Parenting: It’s Not About Being Perfect. It’s About Being Awake.
Confession…sometimes when my 11 year old son does something really annoying to me, I think to myself, “That is just like your Dad.” Ouch. I know, not my most elevated state of consciousness there.
Today, as I watched my son exhibit some of my own qualities, I thought, “Oooh…the apple doesn’t fall far from this tree either.”
I watched my son set up his iPad to video himself playing the piano. Sweet.
He situated the camera and then secured a blue bandana around his eyes so that he could not see the piano keys. He looked straight into the camera and stated matter-of-factly, “This is to prove to you Joe that I CAN play the Pink Panther song blindfolded.” He then proceeded to perfectly execute said song, indeed, blindfolded.
Now it was my turn to see myself in him as he was trying to prove himself to his classmate.
As I watched this play out, I remembered that there was a time when the only thing better than proving that I could do something was making someone else wrong for believing that I could not do the thing to begin with. Yeah, I know. Not the most flattering quality.
When I was 17 years old, I rather enjoyed adventure…at least in my head I did. I was actually kind of scared of homeless people, foreign countries, and unknown situations. While I was with a group of rather cool teenage boys, who I was trying to impress, the conversation shifted to people (particularly girls) who would backpack to foreign lands alone. One of the boys looked me square in the eyes and said, “You could never do that!” I took this as a dare and said, “Yes I can!”
I spent the next year of my life taking evening college classes while working full-time at a local restaurant to save money to go to Europe on a backpacking adventure, alone.
After reading a couple of books, buying my first pair of boots, and my first ever backpack, I got on an airplane bound for Germany where my uncle would gather me up and then I would begin an eight country, one month tour of Europe.
Yes, there was some courage in this decision but there was also quite a lot of fear and ignorance. On the long flight to Germany, my seat mate, an older man, propositioned me to be his…um…”escort”…for a week while he was traveling for business. He would pay me what I had made over the entire year waiting tables to accompany him for the week and provide…well, “services”. My middle-class, white, girl jaw dropped to the ground as this offer was made and as I disembarked the plane and hurried to find my uncle, I realized that I was not at all prepared for the real world.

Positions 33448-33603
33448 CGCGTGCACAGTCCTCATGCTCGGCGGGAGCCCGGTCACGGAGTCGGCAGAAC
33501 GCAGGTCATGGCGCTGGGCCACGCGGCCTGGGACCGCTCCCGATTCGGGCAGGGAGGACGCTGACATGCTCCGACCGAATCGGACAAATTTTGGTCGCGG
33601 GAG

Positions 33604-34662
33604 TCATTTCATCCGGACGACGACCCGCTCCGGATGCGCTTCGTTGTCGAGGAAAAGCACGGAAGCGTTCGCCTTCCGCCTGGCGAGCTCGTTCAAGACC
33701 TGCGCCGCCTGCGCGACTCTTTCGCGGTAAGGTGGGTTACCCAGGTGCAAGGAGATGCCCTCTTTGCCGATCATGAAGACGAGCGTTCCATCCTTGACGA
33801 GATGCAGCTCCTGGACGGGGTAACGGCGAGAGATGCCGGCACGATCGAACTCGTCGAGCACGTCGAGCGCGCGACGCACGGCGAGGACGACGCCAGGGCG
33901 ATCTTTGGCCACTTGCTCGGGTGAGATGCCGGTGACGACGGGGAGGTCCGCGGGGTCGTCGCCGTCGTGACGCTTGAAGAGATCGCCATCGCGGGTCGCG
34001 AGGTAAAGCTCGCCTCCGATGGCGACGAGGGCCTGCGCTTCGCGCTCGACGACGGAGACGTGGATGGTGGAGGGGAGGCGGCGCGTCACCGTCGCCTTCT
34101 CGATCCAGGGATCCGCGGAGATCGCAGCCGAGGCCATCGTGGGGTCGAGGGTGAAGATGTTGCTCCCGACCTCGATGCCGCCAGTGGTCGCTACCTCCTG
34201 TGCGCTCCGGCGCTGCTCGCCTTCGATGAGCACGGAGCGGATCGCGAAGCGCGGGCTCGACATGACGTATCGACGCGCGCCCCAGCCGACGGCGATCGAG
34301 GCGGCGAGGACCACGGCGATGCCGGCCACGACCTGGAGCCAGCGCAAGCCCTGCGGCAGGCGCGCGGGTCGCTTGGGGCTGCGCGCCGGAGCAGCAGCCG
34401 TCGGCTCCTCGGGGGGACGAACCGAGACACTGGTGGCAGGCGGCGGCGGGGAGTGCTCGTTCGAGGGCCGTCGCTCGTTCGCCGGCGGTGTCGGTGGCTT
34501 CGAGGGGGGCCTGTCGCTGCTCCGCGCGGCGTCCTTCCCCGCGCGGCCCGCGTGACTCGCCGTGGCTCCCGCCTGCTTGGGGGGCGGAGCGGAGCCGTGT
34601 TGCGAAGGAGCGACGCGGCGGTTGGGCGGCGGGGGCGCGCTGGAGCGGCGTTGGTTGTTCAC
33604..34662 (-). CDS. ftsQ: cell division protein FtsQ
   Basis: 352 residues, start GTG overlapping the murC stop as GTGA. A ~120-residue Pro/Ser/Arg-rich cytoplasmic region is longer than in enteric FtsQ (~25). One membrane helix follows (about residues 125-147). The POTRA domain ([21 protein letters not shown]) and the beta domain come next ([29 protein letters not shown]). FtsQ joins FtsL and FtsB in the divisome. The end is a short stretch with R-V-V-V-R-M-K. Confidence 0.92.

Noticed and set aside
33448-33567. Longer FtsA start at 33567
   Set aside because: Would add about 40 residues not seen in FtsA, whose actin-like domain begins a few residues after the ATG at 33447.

There were many many frightening events over the next month…like the night on the train in Spain when I woke up to find a man on top of me trying to find treasures in my pockets (I thwarted his attempt with my screams and flailing). Or the day when I wandered frantically through Paris as a sinister and creepy man followed me every which way until I found a kind older American woman to help me fend him off. Or the night that the train arrived after midnight in Barcelona and I was left wandering the streets alone looking for shelter and delighted to find someone who rented me a large closet where I could stretch out for the night and safely rest. Once a week, I would find a pay phone (yes, remember the days before cell phones?) and call my mother and let her know that I was okay.
I went on this trip to prove that I could. But mostly to prove that this boy was wrong.
The funny thing is, I don’t even remember who the boy was. Some nameless kid who, I am sure, doesn’t remember the conversation but I was a girl with a chip on my shoulder out to prove myself…really to myself.
Like many adolescents (and adults) my sense of self worth was squarely placed in the hands of those around me. I only knew that I was good enough when others gave me approval. Approval, of course, does not mean following the rules as there is much admiration for teens from peers when you are the most brave, outlandish, or unruly. I wanted to be the most of something.
As I watched my son this morning going through his own process of sorting out his self-worth, I felt humbled (again) by the experience of parenting. When we let it, parenting, and marriage, can be a bit like a house of mirrors. Watching parts of ourselves pop up to meet us in most of our conversations, interactions, and reactions within a family unit.
I decided long ago that parenting and marriage is less about doing it right and more about being awake in the process. I no longer try to be perfect or prove myself in relationships but rather commit to staying awake long enough to notice where I want to shut down, blame, criticize, get small, react, or play into unhealthy agreements.
When we can see our own places that need growth, love, and healing, we are able to become active agents of transformation in our own lives. It is no longer about proving someone wrong or demonstrating competence, but rather deepening in our own relationship with ourselves to stretch and evolve. There is no prescription here…rather an invitation to stay awake.
Jenny Glick, MA, MSC, LMFT is a licensed marriage and family therapist and owner of the Counseling Center of Cherry Creek. Her job is to support you in your own transformation. Decide. Show up. Transform. Why not now?